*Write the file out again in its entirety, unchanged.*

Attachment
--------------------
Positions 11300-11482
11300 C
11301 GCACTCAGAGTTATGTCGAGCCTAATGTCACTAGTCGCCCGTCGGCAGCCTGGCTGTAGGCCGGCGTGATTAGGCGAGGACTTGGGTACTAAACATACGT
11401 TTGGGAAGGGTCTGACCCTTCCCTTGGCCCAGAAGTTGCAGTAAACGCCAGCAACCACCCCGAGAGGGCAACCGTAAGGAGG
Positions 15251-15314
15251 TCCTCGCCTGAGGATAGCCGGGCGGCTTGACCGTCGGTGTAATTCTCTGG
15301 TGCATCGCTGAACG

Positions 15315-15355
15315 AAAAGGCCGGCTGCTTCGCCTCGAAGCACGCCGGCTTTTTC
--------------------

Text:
Positions 11300-11482
11300 C
11301 GCACTCAGAGTTATGTCGAGCCTAATGTCACTAGTCGCCCGTCGGCAGCCTGGCTGTAGGCCGGCGTGATTAGGCGAGGACTTGGGTACTAAACATACGT
11401 TTGGGAAGGGTCTGACCCTTCCCTTGGCCCAGAAGTTGCAGTAAACGCCAGCAACCACCCCGAGAGGGCAACCGTAAGGAGG
Positions 15251-15314
15251 TCCTCGCCTGAGGATAGCCGGGCGGCTTGACCGTCGGTGTAATTCTCTGG
15301 TGCATCGCTGAACG

Positions 15315-15355
15315 AAAAGGCCGGCTGCTTCGCCTCGAAGCACGCCGGCTTTTTC